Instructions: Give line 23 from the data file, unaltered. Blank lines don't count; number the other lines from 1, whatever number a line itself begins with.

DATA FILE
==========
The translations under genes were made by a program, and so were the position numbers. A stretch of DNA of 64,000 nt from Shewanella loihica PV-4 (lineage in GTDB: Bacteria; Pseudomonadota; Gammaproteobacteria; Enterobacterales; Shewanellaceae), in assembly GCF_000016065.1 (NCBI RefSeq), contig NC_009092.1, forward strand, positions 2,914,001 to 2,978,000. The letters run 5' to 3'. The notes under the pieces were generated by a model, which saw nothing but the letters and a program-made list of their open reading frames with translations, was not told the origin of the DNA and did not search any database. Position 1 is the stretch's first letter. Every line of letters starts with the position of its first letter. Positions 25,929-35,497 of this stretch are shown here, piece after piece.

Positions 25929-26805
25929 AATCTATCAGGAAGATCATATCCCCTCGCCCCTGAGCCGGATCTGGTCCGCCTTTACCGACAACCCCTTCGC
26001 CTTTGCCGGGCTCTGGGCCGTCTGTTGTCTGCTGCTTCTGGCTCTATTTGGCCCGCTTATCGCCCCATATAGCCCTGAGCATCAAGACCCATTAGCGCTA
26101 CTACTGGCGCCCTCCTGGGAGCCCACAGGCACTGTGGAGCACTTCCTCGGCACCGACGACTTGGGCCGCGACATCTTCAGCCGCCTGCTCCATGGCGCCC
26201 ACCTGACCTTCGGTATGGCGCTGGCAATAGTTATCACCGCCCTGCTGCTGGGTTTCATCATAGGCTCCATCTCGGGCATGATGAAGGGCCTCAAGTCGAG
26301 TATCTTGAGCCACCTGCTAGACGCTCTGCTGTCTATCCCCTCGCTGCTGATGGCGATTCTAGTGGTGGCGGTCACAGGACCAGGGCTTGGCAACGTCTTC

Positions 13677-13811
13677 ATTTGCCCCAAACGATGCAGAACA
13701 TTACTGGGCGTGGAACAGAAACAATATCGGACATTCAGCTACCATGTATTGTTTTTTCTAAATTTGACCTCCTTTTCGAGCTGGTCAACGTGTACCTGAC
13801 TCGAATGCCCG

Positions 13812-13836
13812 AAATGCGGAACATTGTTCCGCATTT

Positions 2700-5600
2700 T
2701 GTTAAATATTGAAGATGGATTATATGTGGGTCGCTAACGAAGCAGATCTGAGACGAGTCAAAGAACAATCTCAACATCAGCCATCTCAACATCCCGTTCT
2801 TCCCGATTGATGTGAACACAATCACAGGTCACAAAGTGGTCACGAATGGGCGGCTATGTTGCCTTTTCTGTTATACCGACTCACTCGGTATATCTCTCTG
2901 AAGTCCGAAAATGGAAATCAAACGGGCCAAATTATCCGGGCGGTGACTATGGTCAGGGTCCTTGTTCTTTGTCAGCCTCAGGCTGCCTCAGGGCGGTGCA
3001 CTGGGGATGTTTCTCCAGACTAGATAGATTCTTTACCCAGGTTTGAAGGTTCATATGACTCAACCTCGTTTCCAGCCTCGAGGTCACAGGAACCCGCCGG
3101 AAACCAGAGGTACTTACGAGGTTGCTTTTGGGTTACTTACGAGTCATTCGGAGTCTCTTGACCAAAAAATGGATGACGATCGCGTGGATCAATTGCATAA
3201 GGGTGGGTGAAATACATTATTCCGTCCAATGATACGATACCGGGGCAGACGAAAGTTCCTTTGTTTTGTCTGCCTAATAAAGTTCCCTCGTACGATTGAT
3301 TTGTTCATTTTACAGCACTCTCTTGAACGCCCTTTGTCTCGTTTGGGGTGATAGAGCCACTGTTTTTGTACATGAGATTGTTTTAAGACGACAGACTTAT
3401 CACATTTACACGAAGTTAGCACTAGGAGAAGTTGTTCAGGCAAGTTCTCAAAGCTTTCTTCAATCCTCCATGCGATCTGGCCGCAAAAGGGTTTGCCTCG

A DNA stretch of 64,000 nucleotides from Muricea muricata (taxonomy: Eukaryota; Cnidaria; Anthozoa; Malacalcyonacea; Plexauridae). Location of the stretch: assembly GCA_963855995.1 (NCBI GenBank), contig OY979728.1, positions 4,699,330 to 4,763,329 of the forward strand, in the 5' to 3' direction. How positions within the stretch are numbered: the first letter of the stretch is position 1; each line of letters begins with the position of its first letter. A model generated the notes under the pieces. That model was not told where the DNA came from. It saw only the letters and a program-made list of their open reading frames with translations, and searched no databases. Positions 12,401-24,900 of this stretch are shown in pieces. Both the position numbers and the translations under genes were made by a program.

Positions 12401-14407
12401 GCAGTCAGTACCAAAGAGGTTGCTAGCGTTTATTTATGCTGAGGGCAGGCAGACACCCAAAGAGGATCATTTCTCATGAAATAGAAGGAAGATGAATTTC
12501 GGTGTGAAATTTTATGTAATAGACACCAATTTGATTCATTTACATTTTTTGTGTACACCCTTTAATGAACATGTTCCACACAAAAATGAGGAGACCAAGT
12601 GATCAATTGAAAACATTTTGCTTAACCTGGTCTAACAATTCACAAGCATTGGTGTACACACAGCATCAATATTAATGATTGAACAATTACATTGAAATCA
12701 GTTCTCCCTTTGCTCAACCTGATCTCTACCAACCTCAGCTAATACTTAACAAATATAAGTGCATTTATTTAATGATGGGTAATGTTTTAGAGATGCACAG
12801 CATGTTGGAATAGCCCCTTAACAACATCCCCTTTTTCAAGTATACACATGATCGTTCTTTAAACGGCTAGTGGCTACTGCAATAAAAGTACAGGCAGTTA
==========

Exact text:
3401 CACATTTACACGAAGTTAGCACTAGGAGAAGTTGTTCAGGCAAGTTCTCAAAGCTTTCTTCAATCCTCCATGCGATCTGGCCGCAAAAGGGTTTGCCTCG